# Quick question on confidence intervals

• Oct 9th 2010, 08:36 AM
downthesun01
Quick question on confidence intervals
Ten engineering schools in the US were surveyed. The sample contained 250 electrical engineers, 80 being women, and 175 chemical engineers, 40 being women. Compute a 90% confidence interval for the difference between the porportion of women in these two fields of engineering. Is there a significant difference between the two proportions?

I calculated the confidence interval and got:

$0.091+/-0.043$

I'm a bit stuck on answering the bolded part though.

I would say that there is a significant difference between the two proportions because the 90% confidence interval doesn't include 0.

Is this correct? Thanks
• Oct 9th 2010, 11:13 PM
CaptainBlack
Quote:

Originally Posted by downthesun01
Ten engineering schools in the US were surveyed. The sample contained 250 electrical engineers, 80 being women, and 175 chemical engineers, 40 being women. Compute a 90% confidence interval for the difference between the porportion of women in these two fields of engineering. Is there a significant difference between the two proportions?

I calculated the confidence interval and got:

$0.091+/-0.043$

I'm a bit stuck on answering the bolded part though.

I would say that there is a significant difference between the two proportions because the 90% confidence interval doesn't include 0.

Is this correct? Thanks

What did you get for the SE of the difference of the two proportions?

The 90% confidence interval is the observed difference +/- 1.645*SE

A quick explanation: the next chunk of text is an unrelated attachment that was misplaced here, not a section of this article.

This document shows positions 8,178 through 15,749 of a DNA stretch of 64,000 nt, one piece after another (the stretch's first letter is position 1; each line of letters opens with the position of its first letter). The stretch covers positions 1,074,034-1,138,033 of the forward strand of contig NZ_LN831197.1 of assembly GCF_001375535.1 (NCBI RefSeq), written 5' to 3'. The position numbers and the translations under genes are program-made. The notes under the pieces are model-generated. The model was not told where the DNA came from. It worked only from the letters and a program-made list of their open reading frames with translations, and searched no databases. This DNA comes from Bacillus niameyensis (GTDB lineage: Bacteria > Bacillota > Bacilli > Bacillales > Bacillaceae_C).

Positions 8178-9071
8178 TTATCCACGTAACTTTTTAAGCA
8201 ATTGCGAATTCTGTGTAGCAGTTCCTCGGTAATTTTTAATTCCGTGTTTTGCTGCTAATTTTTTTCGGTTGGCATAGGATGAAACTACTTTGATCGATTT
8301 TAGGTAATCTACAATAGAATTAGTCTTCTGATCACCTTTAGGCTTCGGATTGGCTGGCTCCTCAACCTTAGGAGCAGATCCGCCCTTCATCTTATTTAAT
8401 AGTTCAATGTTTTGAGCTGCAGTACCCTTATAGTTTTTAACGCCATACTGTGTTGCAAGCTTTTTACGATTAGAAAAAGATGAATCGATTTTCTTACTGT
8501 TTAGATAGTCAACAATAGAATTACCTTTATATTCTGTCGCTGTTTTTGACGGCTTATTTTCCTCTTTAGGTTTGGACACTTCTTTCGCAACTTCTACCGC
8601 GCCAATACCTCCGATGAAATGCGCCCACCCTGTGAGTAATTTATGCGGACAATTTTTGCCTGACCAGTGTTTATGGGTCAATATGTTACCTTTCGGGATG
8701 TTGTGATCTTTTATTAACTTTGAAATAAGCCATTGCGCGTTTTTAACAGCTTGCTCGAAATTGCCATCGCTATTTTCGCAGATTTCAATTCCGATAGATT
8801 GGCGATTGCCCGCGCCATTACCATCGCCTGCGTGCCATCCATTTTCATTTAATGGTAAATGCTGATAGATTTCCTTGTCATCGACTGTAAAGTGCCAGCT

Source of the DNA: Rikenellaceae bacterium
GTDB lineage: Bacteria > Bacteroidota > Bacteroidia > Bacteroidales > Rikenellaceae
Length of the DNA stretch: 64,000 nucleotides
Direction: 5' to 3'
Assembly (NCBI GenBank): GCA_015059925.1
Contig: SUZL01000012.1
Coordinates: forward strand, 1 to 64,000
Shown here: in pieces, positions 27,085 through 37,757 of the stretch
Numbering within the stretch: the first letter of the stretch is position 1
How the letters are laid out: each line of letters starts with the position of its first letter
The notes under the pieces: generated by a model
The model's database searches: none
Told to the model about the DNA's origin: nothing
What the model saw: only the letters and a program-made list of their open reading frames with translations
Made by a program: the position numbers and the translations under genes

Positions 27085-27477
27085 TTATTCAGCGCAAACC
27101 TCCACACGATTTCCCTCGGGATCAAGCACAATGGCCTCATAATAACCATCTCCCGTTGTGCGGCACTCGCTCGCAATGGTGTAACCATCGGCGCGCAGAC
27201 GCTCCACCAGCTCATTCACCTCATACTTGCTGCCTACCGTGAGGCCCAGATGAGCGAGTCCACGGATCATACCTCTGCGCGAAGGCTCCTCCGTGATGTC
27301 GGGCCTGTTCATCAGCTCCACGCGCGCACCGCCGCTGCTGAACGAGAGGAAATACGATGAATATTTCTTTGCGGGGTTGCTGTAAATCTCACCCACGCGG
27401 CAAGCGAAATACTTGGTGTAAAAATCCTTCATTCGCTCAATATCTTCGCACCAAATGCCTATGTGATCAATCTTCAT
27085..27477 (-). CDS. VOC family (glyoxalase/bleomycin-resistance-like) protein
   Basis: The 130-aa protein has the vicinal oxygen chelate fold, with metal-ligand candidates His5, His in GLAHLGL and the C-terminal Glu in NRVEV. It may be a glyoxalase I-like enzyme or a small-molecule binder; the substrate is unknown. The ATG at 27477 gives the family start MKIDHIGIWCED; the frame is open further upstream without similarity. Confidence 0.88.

CB
• Oct 9th 2010, 11:25 PM
downthesun01
$SE=\frac{0.043}{1.645}\approx 0.0261$
• Oct 9th 2010, 11:42 PM
CaptainBlack
Quote:

Originally Posted by downthesun01
$SE=\frac{0.043}{1.645}\approx 0.0261$

No, I know what its value is and how to calculate it, what I want to know is how you calculated it, or rather how you calculated the length of the confidence interval (it's a bit like a hint that I think that it is wrong).

CB
• Oct 10th 2010, 10:12 AM
downthesun01
$\sqrt{\frac{(0.32)(0.68)}{250}+{\frac{(0.229)(0.77 1)}{175}}}=\sqrt{0.001879308571}\approx 0.043$
• Oct 10th 2010, 09:31 PM
CaptainBlack
Quote:

Originally Posted by downthesun01
$\sqrt{\frac{(0.32)(0.68)}{250}+{\frac{(0.229)(0.77 1)}{175}}}=\sqrt{0.001879308571}\approx 0.043$

Quote:

The 90% confidence interval is the observed difference +/- 1.645*SE
So the confidence interval is: .... ?

CB
• Oct 10th 2010, 09:51 PM
downthesun01
$pr(0.091-0.043

$pr(0.48

If there's something that you're trying to help me see, I'm totally not getting it sorry.
• Oct 10th 2010, 11:22 PM
CaptainBlack
Quote:

Originally Posted by downthesun01
$pr(0.091-0.043

$pr(0.48

If there's something that you're trying to help me see, I'm totally not getting it sorry.

Read what has been posted in this thread, we know what the observed difference Ob, is (0.091), we know what the standard error SE of this difference is (0.0433..) and we know the 90% confidence interval is [Ob-1.645.SE, Ob+1.645.SE], so ....

What I want you to see is that the confidence interval is:

$[0.091-1.645\times 0.0433, 0.091+1.645\times 0.0433]\approx [0.091-0.071,0.091+0.071]=[0.020,0.162]$

In other words I want you to calculate the confidence interval correctly.

CB
• Oct 11th 2010, 12:15 AM
downthesun01
Oh. You're right. That's what I have written down on paper. Typing all this through my phone is a bit tedious. My mistake.

However, it still leaves me wondering the difference between the two proportions is significant. I'll just say yes. Thanks
• Oct 11th 2010, 12:50 AM
CaptainBlack
Quote:

Originally Posted by downthesun01
Oh. You're right. That's what I have written down on paper. Typing all this through my phone is a bit tedious. My mistake.

However, it still leaves me wondering the difference between the two proportions is significant. I'll just say yes. Thanks

Since zero is not in the confidence interval, the difference is significant at this level.

CB